Photoprovocation Testing in Subjects With Cutaneous Lupus
The safety and scientific validity of this study is the responsibility of the study sponsor and investigators. Listing a study does not mean it has been evaluated by the U.S. Federal Government.
Know the risks and potential benefits of clinical studies and talk to your health care provider before participating.
Read our disclaimer for details.
Photosensitivity is well documented among lupus patients and is one of the diagnostic criteria for systemic lupus erythematosus (SLE). Photosensitivity is highly prevalent in lupus and has a wide range of clinical presentations. However, photosensitivity is a poorly defined in lupus and its pathogenesis is not well understood. The purpose of this study is to characterize the early clinical and histopathological changes in lupus skin that occur as a response to ultraviolet light.
Choosing to participate in a study is an important personal decision. Talk with your doctor and family members or friends about deciding to join a study. To learn more about this study, you or your doctor may contact the study research staff using the contacts provided below. For general information, Learn About Clinical Studies.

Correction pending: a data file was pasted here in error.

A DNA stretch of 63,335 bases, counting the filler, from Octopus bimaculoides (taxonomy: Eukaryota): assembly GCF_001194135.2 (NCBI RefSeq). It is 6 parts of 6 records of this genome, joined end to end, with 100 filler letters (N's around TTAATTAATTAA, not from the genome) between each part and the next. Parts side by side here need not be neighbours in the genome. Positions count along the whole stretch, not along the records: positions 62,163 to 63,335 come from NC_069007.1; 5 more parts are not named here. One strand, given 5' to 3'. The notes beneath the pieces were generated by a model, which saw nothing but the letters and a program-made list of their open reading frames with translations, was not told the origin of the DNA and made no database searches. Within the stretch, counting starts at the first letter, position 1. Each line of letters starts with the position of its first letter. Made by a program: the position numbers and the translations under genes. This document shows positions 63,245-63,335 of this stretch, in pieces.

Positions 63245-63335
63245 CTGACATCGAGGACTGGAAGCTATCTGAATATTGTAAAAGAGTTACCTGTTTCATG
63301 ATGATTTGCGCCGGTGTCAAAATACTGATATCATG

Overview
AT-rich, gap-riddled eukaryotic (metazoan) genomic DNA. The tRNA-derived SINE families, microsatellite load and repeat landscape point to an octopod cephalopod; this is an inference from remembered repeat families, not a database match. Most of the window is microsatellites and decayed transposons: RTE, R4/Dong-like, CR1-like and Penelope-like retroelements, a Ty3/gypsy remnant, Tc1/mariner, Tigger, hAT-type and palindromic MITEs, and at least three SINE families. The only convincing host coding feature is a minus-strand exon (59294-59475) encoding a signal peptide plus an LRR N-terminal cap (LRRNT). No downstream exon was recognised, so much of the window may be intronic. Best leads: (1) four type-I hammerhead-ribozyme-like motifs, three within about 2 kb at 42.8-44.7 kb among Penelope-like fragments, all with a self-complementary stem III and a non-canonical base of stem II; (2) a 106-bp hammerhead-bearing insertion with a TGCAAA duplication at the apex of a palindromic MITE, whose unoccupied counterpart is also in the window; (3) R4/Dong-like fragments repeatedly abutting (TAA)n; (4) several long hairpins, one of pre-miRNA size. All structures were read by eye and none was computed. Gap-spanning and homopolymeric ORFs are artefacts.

Ages Eligible for Study:
18 Years and older (Adult, Older Adult)
Sexes Eligible for Study:
Accepts Healthy Volunteers:
Participants who have a diagnosis of CLE based on either the Gilliam classification of DLE and SCLE, or SLE based on the American College of Rheumatology criteria.
Participants who do not meet criteria for either CLE or SLE.
Participants with a diagnosis of Erythropoietic Protoporphyria and Solar Urticaria, or another photodermatoses other than Polymorphous light eruption.
Participants who are not yet 18 years old or who are not capable of giving written informed consent prior to enrolling in the study.
Participants who have undergone any recent phototesting, or phototherapy exposure, or those who are suspected of having a drug-induced photosensitivity.
Female participants who are pregnant or breastfeeding will be excluded from the study. This will be determined by patient self-reporting.